In the middle of the night, a powerful tornado ripped through the north-central Louisiana town of Ruston, killing two people and leaving behind damage on the campus of Louisiana Tech University.

The twister was part of a vigorous spring weather system, blamed for three flood-related deaths in Texas. It is forecast to spawn more severe weather across the South on Thursday.

The tornado in Ruston, about 70 miles east of Shreveport, tore through the town around 1:50 a.m. local time Thursday. Post-storm photos and video showed trees uprooted and buildings heavily damaged, some in ruins.

“It’s bad; real bad,” Ruston Mayor Ronny Walker told the News Star, a local newspaper. “We took a direct hit.”

Ruston is home to Louisiana Tech University which canceled classes Thursday. The twister toppled trees on the campus and caused “severe damage” to its athletic facilities according to Tommy McClelland, director of the university’s athletic programs. No injuries were reported on the campus.

University President Les Guice tweeted academic buildings were “in good shape” but that “quite a few roads” were blocked from downed trees and power lines.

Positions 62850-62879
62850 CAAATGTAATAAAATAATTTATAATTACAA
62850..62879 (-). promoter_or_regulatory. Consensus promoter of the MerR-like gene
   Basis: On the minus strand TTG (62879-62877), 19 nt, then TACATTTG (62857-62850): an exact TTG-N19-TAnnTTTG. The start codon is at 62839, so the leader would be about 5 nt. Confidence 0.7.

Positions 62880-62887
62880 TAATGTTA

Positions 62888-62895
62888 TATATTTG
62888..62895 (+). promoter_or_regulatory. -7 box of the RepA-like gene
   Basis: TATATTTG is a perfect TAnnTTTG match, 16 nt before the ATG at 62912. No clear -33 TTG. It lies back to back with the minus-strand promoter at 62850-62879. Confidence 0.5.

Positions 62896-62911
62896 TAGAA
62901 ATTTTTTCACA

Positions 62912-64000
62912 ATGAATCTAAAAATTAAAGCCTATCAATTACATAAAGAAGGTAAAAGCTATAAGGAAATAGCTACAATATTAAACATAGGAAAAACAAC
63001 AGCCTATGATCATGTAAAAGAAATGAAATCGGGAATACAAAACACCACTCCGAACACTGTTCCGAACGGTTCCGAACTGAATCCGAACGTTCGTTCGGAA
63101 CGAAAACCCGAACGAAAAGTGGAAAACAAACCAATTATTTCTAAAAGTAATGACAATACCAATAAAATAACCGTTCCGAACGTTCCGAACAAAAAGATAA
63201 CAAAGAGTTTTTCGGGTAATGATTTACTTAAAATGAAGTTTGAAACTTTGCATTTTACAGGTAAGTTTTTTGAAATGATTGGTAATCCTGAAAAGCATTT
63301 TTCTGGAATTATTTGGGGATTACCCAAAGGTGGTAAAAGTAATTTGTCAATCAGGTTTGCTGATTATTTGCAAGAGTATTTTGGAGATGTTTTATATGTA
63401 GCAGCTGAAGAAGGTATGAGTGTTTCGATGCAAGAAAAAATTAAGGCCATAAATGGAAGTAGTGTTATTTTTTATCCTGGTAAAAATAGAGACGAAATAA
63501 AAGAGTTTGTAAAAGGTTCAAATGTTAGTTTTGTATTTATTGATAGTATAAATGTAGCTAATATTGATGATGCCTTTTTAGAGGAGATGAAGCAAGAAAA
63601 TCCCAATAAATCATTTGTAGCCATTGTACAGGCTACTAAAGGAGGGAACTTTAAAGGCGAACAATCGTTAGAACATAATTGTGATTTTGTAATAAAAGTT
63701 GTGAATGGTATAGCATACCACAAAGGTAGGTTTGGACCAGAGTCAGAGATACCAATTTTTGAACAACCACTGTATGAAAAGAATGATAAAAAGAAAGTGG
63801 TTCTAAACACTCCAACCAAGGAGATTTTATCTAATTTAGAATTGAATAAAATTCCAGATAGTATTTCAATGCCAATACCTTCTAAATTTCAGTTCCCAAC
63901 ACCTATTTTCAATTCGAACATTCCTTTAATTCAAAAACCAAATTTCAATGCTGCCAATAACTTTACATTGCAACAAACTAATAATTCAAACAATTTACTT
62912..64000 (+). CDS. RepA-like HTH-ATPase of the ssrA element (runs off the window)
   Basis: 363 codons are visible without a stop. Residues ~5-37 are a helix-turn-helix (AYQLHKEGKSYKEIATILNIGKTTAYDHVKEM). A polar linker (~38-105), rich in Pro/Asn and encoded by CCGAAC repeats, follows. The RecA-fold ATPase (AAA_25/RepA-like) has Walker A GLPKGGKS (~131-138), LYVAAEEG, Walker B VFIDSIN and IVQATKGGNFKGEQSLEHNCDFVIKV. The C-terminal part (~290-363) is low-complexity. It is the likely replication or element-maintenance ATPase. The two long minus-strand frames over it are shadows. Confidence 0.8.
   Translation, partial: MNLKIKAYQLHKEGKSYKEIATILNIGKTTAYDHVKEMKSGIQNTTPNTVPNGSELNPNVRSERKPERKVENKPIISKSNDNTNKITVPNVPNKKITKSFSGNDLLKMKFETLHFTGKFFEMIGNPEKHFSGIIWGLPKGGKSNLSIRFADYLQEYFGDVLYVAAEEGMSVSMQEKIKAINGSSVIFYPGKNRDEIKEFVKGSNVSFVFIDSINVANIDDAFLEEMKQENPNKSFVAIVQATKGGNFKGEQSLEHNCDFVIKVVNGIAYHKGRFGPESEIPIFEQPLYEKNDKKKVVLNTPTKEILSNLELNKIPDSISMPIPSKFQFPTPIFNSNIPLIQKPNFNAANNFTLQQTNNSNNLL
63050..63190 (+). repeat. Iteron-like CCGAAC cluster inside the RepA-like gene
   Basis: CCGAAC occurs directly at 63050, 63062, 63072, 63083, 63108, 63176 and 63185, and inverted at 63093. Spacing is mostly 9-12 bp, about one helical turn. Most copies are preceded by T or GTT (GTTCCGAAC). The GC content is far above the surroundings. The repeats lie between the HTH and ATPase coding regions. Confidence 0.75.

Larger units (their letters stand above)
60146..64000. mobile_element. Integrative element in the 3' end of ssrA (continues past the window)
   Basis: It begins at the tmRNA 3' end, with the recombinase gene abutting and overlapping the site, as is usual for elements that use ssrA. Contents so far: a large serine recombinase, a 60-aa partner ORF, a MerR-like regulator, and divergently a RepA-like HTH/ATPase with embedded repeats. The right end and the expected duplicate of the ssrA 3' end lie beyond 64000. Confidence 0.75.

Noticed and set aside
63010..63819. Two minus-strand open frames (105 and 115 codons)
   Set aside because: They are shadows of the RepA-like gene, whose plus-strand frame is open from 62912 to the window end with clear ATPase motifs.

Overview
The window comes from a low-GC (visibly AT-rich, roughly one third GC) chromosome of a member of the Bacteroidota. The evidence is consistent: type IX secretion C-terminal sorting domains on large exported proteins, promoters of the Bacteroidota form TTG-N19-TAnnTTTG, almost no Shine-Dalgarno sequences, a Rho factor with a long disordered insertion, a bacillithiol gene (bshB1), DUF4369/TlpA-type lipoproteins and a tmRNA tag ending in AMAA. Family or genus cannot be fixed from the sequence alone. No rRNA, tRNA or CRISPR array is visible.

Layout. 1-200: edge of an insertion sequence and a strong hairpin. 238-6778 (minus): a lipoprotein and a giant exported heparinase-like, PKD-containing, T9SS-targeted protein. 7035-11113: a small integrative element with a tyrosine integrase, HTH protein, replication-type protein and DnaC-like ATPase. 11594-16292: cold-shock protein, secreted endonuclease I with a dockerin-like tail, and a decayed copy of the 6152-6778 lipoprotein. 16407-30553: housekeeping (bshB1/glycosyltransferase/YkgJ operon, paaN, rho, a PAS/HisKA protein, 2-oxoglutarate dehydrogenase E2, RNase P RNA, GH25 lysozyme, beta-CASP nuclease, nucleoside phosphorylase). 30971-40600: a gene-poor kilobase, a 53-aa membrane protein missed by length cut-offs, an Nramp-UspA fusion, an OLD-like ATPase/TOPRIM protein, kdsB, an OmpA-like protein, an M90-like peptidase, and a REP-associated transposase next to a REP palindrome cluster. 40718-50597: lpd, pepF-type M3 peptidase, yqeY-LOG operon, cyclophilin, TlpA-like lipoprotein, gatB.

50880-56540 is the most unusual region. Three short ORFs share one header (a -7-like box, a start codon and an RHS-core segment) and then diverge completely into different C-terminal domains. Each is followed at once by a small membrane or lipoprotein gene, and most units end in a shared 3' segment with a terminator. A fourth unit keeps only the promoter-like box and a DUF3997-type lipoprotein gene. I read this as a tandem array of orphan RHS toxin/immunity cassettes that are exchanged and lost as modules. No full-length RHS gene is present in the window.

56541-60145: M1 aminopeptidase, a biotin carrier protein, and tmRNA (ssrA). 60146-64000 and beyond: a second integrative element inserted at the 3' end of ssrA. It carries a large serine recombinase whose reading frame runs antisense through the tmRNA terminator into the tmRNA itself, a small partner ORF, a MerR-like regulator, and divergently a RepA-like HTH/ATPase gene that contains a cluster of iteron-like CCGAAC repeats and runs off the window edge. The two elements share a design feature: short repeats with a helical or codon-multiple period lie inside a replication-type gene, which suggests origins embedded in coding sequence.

The responsible tornado may have been on the ground for 150 miles, first touching down in East Texas, the Weather Service tweeted.

Before igniting storms in Louisiana, the weather system triggered large areas of flooding in Texas.

About 75 miles southwest of Fort Worth, a woman and two children died when their car was swept away by floodwaters early Wednesday.

At Dallas Love Field Airport, floodwaters engulfed two parking garages, submerging dozens of parked cars. Storms had unloaded three to four inches of rain on the region.

As the storm system lifts northeast from Louisiana and Arkansas through the Tennessee Valley on Thursday, more severe storms could erupt.

A tornado watch was issued for southeast Louisiana, including New Orleans and southern Mississippi through 3 p.m. Thursday. The National Weather Service outlined a zone of elevated risk for severe storms as far east as the Florida panhandle.

Although it has been a quiet spring for tornadoes in the Plains, the South and Southeast have seen a very active season. On April 18 alone, the Weather Service in Jackson, Miss., counted 40 tornadoes, the most on record for the state in a single day.

For the Lower 48 overall, the spring’s tornado activity is close to average.